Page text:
View Full Version : Fine-grain films?

23-Jul-2006, 15:28

I once saw a picture in lensworks by a photographer who was using a tiny aperture taking landscape pictures who were really brilliant.

I was wondering what sort of film that could be suitable for really fine-grain work. It looked like he was using T-Max or somthing from the look of it, but I don't know, IIRC the Delta 100 should be just as good.

Thanks for any input


John Kasaian
23-Jul-2006, 15:35
My guess is TMAX 400.

23-Jul-2006, 16:08
A good rule of thumb is the lower thee ASA the finer the grain..

23-Jul-2006, 16:28
I have no idea what film was being used but if you want really fine grain then fuji acros is very good.

Ron Marshall
23-Jul-2006, 20:11
With LF a t-grain 100 speed film such as Acros or TMX will give grainless 16x20s. How big do you want to print? If you need much larger than this you can go to an 25 ASA film.

23-Jul-2006, 22:52
I have no idea what film was being used but if you want really fine grain then fuji acros is very good.

I'd second the Acros!

Old dogs CAN learn new tricks! :)


Ted Harris
24-Jul-2006, 19:21
While I generally shoot ACROS and Ektapan sometime there is nothing like efke/Adox 25 ... it is a whole different world.

Eric Biggerstaff
24-Jul-2006, 19:34
I am a big fan of both Fuji Acros and Ilford Delta 100. I develop both in Ilford DDX and think they are wonderful films.

Good luck and have fun.

Ron Marshall
25-Jul-2006, 09:03
While I generally shoot ACROS and Ektapan sometime there is nothing like efke/Adox 25 ... it is a whole different world.

Ted, what developer do you recommend for the Adox 25?

25-Jul-2006, 11:07
So, how will an Acros compare to an EFKE 25? The Acros being T-Grain should have some impact, but will this be enough to compare with the EFKE? or Gigabitfilm?


Donald Qualls
25-Jul-2006, 20:01
Both Acros and T-Max 100, in optimum developers (XTOL as a first choice, according to Kodak) have *finer* grain than Efke 25. They don't, however, have the "almost ortho" sensitivity curve that some folks seem to like.

Gigabitfilm is quite another story -- I haven't shot that, but I have shot Imagelink HQ, which is capable of producing image quality in 16 mm that approaches that of fast film in 6x9 cm (and which is available in 4x5 from J&C Photo). If you need the ultimate in fine grain and are willing to deal with "exotic" developers (I use coffee, vitamin C, and washing soda -- pretty exotic, eh?), you'll have a very hard time beating the microfilm stocks, and Imagelink, at least, appears to have a perfectly ordinary Type B panchro sensitivity curve.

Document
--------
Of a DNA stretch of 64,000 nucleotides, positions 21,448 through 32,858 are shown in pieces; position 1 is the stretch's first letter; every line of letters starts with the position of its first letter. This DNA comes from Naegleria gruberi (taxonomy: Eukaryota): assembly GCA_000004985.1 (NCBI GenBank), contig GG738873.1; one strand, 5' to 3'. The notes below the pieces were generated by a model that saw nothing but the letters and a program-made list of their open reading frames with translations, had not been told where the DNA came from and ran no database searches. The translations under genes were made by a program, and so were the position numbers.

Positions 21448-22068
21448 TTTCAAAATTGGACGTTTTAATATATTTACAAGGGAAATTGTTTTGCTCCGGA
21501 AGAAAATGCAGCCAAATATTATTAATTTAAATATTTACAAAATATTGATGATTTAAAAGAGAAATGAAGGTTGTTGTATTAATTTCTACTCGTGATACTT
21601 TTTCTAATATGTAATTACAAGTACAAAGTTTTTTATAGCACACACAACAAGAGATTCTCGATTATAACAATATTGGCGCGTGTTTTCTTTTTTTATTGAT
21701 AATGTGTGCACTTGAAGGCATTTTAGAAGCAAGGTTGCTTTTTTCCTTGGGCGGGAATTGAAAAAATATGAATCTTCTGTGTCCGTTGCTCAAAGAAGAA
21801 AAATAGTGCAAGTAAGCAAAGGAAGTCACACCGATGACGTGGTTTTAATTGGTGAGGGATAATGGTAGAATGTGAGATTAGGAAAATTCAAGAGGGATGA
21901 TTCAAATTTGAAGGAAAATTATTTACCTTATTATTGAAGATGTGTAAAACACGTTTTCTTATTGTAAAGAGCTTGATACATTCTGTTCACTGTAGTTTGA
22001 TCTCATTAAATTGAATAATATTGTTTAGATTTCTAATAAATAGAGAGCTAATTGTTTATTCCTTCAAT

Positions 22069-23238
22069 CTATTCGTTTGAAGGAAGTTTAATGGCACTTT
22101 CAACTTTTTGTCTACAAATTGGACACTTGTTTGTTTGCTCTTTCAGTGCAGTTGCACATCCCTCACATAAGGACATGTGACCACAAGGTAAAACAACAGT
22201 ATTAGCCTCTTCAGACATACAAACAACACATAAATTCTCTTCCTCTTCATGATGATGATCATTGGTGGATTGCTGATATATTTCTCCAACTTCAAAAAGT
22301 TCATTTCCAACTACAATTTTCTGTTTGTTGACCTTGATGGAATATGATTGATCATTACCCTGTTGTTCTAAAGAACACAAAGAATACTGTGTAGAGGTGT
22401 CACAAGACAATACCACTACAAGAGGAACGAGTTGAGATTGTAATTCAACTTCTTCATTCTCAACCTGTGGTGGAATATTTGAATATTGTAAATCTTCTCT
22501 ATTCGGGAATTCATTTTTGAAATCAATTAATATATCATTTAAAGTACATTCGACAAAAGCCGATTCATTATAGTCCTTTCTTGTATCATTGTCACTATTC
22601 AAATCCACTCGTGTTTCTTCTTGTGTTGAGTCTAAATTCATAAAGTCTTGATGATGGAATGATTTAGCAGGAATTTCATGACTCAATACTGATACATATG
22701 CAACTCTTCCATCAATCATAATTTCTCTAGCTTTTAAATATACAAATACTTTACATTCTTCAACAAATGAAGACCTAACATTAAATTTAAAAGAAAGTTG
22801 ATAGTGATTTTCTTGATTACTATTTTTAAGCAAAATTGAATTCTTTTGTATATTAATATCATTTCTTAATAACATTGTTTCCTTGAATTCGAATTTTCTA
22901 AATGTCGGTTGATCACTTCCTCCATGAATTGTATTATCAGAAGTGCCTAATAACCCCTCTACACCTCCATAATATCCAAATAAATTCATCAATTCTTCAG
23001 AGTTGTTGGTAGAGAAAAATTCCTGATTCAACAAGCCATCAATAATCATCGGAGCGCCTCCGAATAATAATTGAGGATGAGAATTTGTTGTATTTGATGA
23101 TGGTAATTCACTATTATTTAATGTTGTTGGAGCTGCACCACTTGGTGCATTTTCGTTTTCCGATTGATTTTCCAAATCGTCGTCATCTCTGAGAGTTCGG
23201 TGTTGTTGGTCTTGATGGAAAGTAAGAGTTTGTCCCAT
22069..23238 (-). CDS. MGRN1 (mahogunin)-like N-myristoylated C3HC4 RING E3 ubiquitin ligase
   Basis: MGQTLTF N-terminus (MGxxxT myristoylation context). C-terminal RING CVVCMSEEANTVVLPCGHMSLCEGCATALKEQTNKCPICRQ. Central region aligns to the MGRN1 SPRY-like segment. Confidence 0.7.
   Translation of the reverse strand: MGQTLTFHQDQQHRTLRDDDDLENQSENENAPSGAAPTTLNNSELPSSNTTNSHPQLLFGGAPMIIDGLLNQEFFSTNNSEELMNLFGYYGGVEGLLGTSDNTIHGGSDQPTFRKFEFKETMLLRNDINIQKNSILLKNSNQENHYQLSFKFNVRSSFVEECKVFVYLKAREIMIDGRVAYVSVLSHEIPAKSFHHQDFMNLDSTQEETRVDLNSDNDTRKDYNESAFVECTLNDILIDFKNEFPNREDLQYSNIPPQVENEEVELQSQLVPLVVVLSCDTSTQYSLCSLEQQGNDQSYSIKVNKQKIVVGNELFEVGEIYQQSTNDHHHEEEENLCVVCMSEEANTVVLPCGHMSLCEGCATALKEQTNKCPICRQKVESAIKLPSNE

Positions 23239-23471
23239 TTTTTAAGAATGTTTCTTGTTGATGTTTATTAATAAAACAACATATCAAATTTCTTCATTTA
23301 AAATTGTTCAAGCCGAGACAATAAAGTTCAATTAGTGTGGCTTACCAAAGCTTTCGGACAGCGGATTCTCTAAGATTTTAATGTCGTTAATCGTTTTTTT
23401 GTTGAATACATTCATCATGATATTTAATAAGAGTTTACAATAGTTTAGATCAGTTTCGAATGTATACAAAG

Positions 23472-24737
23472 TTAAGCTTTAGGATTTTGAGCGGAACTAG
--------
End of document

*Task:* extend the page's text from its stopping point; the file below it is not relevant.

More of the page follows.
Jay DeFehr
25-Jul-2006, 22:48
To get finer grain than Tmax 100 or Acros, one has to go to a document film like Technical Pan or one of the films Donald mentioned, or a copy film like Kodak 5302 Fine Grain Release Positive, and deal with the quirks of a film not intended for pictorial photography. Efke 25, or 50, or Pan F+ will not do it, despite their slower speeds. I'm a big fan of these super-fine designer grain films developed in full-speed acutance developers. We've really got it good.


Ted Harris
26-Jul-2006, 11:25
I'm no tsure it is as much a question of finer grain as it is one of "different" grain. I have never used any of the films Donald mentioned but have used Tech Pan a lot over some 30+ years and it is a very nice film for specific purpposes. I could go into a long discussion of the technical differences between Acros/TMax and EFKE 25 and Tech Pan in terms of their inherent contrast, tonal range, etc. but ti would be a much better idea for you to try some and decide for yourself. How you shoot the fil and how you process it makes such a big difference that your experiences will only mirro rmine if you do it all exactly the same as I do it.

As for developing EFKE 25, I use Rodinal 1:50 and sometimes 1:100. I process in a Jobo ATL 2300 and have a couple of different programs at different tempeatures, rotation speeds and times.

Ole Tjugen
26-Jul-2006, 12:25
Ted, what developer do you recommend for the Adox 25?
Ted recommends Rodinal, I recommend Neofin Blau (or "Beutler's"). Until you've tried the developer that was made for the original version of the film, you haven't seen what it can do.

The grain may not be "finer" than with Rodinal, but it is "tighter". The gradations are the best I've ever got out of any film/developer combination. The only reason I don't use it more is experimentation. I've using Rodinal a bit lately, but won't buy another bottle when this one is empty.

Jay DeFehr
26-Jul-2006, 13:11

I went through a bottle of Rodinal too, and that was enough for me. I've shot some Efke 25, with good results, but prefer designer-grain films and all the advantages that come with them. To each, his own.


28-Jul-2006, 08:39
I've used Gigabyt film in both 35 mm and 4x5. In 35mm, it was as good as Techpan. But I stopped shooting 35mm about the time that tech pan went belly up. I was hoping for a gigabit 120 film. I had some interaction with the Inventor of Gigabite, but 120 will never see the light of day, one becasue of digital and, two Ludwig needed$120,000 to produce 120 film. Agfa has also gone under, who made the film for him.

4x5 is another story. First the Cost. I paid $155 for 50 sheets and the developer(Weak dollar didn't help). I was able to resolve 156 lp/mm with a pentax 67 lens (best lens I own). The problem is that LF lenses can't resolve this well. So it is pretty much a waste for ordinary 4x5 work. If you want to enlarge optically to 50x60 inches, there might be a benefit.

Unless Ilford picks up Gigabyte film, I'd forget it!